Taking Singapore’s data as an example, among the 450,000 infected people in the past month, the combined ratio of ICU admission and death was 0.09%; taking the data of Jilin City as an example, the ratio of mild to asymptomatic patients exceeded 97.5%.

That is to say, there are only 2.5% of common, severe and critical illnesses, and a large part of them are common illnesses; for example, the number of 2,107 Omicron-infected people in the country according to the weekly report of the China CDC some time ago, the number of people with severe and above is 13, the proportion about 0.6%.

 

For asymptomatic infected people and patients with mild symptoms, as long as the patient’s immune system is normal, the long-term symptoms caused by the new coronavirus are less, and most infected people can fully recover.

 

According to a large number of studies over the past two years, if you are really afraid of the “sequelae” of the COVID-19, what you should do is:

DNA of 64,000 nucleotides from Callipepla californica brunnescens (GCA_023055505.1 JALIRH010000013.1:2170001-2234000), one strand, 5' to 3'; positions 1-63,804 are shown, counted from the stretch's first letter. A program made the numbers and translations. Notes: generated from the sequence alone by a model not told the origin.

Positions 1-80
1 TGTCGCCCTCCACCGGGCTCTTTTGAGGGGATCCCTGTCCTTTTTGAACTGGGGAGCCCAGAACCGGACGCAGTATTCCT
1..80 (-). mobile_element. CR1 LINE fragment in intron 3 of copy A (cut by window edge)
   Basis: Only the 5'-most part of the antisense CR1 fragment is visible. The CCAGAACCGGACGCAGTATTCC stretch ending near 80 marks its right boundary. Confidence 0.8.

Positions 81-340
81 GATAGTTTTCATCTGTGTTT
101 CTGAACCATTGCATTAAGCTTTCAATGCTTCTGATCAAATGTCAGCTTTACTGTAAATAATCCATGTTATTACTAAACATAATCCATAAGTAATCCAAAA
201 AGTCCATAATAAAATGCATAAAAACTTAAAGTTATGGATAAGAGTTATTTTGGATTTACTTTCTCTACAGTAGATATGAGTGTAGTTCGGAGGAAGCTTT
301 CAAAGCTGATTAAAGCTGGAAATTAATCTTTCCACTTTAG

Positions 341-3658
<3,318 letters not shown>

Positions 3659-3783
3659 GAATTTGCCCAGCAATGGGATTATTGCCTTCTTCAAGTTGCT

1. Maintain a healthy body, quit smoking and alcohol, and avoid obesity.

2. Take personal protective measures during the epidemic, such as wearing a mask; when there is an epidemic in your city, avoid going to crowded places.

3. Most importantly, get vaccinated. Even in the face of Omicron BA.2, which has strong infectivity and immune escape ability, booster vaccination maintains strong protection in preventing severe illness, especially for the elderly with underlying diseases.

 

 

 

 

 

 

 

 


references:
1.The PHOSP-COVID Collaborative Group.Clinical characteristics with inflammation profiling of long COVID and association with 1-year recovery following hospitalisation in the UK: a prospective observational study.The Lancet Respiratory Medicine.April 23, 2022
2. Lixue Huang. 1-year outcomes in hospital survivors with COVID-19: a longitudinal cohort study. The Lancet .August 28, 2021

Nearly half COVID-19 patients did not fully recover within a year after hospital discharged

(source:internet, reference only)